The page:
The last time the Eagles failed to convert a single third down in a game they wound up at the Super Bowl.

Don’t expect a similar outcome from the Eagles team that lost to the Giants, 27-17.

On Nov. 7, 2004, at Heinz Field, the Steelers shut down Donovan McNabb, Terrell Owens & Co. by snuffing all eight third-down attempts, according to the Eagles' website. On Sunday at MetLife Stadium, 16 years later, the Eagles went 0-for-9 against the Giants. How? Specious play-calling, mistakes of inexperience, and, of course, Carson Wentz.

“I knew we struggled on third down, I didn’t realize we were that poor,” said Wentz. That seems impossible.

Wentz was 0-for-6 and was sacked twice on third down. He personally was involved in minus-10 yards of offense on those eight third-down plays. Third down was his personal Waterloo, and he wasn’t exactly facing the 2004 Pittsburgh Steelers.

That defense dominated. It led the NFL in total yards, rushing yards, and points allowed; featured Troy Polamalu, James Farrior, and James Harrison, who shared 15 Pro Bowl appearances; finished 15-1; and advanced to the AFC championship game.

The Giants defense of 2020 lacks those sorts of players and that pedigree, but it’s not bad: 16th in total yards, seventh in rushing, and 13th in scoring. At 3-7, this defense won’t be seeing a championship game, but, like the Steelers and Eagles of 16 years ago, the Giants match evenly with the Eagles, who stand atop the atrocious NFC East at 3-5-1.

Third down killed the Birds on Sunday in the same way they’ve been victimized all season. They botched third-and-short three times early in the game. Coach Doug Pederson blamed later failures on the Eagles' facing too many third-and-long situations. Fine. How did they find themselves in so many difficult third downs?

By failing on first- and second-down, of course.

And, while Miles Sanders erred three times, and Travis Fulgham, Jason Kelce, and Pederson erred twice apiece, Wentz made nine of the 22 identifiable mistakes on the plays that either happened on third down or led to third-and-long situations.

Eagles quarterback Carson Wentz passes against the Giants.
YONG KIM / Staff Photographer
Eagles quarterback Carson Wentz passes against the Giants.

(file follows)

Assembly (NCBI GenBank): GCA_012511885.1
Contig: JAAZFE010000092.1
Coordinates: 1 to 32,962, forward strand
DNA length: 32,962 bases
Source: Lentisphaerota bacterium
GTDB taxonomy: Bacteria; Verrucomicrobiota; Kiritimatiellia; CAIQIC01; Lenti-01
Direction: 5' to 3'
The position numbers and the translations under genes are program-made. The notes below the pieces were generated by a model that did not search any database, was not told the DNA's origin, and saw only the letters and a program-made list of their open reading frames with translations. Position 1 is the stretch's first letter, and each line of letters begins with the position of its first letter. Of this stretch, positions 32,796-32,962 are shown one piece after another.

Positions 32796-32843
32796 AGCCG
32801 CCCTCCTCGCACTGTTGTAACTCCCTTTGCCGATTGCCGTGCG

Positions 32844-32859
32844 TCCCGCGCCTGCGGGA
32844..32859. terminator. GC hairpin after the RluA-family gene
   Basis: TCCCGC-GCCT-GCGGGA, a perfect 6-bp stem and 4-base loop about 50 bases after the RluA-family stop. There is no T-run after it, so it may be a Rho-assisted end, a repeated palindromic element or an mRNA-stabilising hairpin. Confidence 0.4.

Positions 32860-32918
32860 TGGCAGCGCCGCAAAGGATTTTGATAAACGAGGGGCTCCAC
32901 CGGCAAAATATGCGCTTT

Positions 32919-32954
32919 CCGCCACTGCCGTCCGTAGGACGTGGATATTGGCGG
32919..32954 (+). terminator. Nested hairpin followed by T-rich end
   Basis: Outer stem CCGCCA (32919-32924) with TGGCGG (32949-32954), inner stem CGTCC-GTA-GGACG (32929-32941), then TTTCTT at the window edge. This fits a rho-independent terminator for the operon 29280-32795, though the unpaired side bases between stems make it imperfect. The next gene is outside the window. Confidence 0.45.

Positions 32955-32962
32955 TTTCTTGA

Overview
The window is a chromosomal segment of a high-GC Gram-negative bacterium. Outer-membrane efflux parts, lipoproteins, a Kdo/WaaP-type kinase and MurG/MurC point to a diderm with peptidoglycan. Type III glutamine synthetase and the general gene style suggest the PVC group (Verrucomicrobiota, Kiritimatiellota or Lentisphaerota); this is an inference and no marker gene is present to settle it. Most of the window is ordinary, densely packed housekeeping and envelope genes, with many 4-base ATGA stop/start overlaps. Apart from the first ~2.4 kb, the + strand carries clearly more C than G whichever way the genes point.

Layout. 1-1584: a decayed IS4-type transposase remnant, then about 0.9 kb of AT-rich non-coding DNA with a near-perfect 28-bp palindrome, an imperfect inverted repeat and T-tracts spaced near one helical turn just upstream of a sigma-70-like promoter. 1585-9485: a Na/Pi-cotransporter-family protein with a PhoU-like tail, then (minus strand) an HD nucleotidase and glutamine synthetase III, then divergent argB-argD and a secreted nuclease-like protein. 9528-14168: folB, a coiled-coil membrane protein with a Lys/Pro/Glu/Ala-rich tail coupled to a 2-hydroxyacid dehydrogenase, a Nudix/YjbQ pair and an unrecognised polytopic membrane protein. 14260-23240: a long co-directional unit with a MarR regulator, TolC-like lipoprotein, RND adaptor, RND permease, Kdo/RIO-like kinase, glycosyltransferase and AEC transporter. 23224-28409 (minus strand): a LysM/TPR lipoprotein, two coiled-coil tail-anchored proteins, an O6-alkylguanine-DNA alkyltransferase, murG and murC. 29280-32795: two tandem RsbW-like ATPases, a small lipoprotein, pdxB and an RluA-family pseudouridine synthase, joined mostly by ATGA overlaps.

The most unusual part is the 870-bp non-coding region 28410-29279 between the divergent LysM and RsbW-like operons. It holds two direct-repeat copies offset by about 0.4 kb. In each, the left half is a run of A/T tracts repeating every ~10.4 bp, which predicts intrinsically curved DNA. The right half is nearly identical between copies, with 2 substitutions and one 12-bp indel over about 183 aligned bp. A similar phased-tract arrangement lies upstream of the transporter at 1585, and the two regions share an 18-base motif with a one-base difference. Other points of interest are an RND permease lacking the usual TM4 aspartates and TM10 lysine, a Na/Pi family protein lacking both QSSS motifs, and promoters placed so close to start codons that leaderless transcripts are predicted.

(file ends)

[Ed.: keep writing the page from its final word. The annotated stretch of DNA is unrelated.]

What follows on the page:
It wasn’t always Wentz’s fault.

Too often, though, it was.

Tale of the tape

Third-and-1, Eagles' 47: A deep pattern to John Hightower was covered so Wentz, unmolested, fired high to Dallas Goedert, who was open 11 yards downfield.

Third-and-3, Giants' 22: Wentz fires late to Jalen Reagor, who was briefly open at the first-down line thanks to a mediocre pick by Travis Fulgham. As coach Doug Pederson noted, Giants cornerback James Bradberry knocked the pass down -- when it eventually arrived.

Third-and-1, Giants' 41: Wentz stumbled after receiving the snap from under center; center Jason Kelce appeared to step on Wentz’s foot.

Third-and-11, 50-yard line: Wentz couldn’t connect on a bomb to Fulgham, who wasn’t really open, but Wentz didn’t have time to hit Greg Ward underneath. That’s because Sanders, a second-year running back who missed the previous three games with an ankle injury, blew an elementary blocking assignment on blitzing safety Logan Ryan. How did they get to third-and-11? Right guard Matt Pryor, in his fifth career start, missed a block on a first-down passing play that forced Wentz to throw the ball away early, and then either Pryor, Reagor (who is a rookie), or both, missed a block on the same player, who dropped Sanders for a 1-yard loss.

Third-and-14, Eagles' 7: Wentz fired deep and incomplete to Reagor, who was double-covered; so it goes. How did they get there? Good coverage on a first-down pass play, but on second down, Wentz fumbled a low, poor shotgun snap from Kelce when Wentz didn’t look the ball into his hands. Third-and-9 then became third-and-14 when Fulgham, in his ninth NFL game, committed a false-start penalty, one of a season-high 11 penalties the Eagles committed Sunday.

Third-and-11, Eagles' 39: Wentz threw incomplete to Ward for what would have been a 1-yard gain — a useless pattern, frankly. How did they get there? Excellent coverage on a first-down passing play — the Giants have a good secondary — and then a completely unimaginative run-pass option by gadget backup quarterback Jalen Hurts, which lost a yard. Blame this calamity completely on Pederson the Predictable.

Third-and-18, Eagles' 10: Sanders gained a yard on a play designed to set up a punt. How did they get there? Well, on first down, Kelce fired a low snap that Wentz again failed to handle cleanly, which, again, Wentz should have handled. On the same play Wentz then, inexplicably, did not pass to Reagor, who was open in the flat. Finally, Sua Opeta, a second-year player making his second career start, whiffed on a block, which resulted in an 8-yard sack. On second down, Wentz threw high to Goedert, who would have had a first down; tough pass and catch but feasible. Lots of blame to share on this one.

Third-and-10, Giants' 36: Fulgham failed to stop at the proper spot on a first-down route, so Wentz threw behind him. How did they get there? The Giants stuffed a run on first down, then Sanders dropped a low throw from Wentz on second down — a bad play by both passer and receiver.

Third-and-10, Eagles' 37: Wentz took a coverage sack. How did they get there? Sanders, wide open, dropped a pass on first down. Wentz then threw low on a deep out route to Fulgham.

It was a fitting final third-down failure.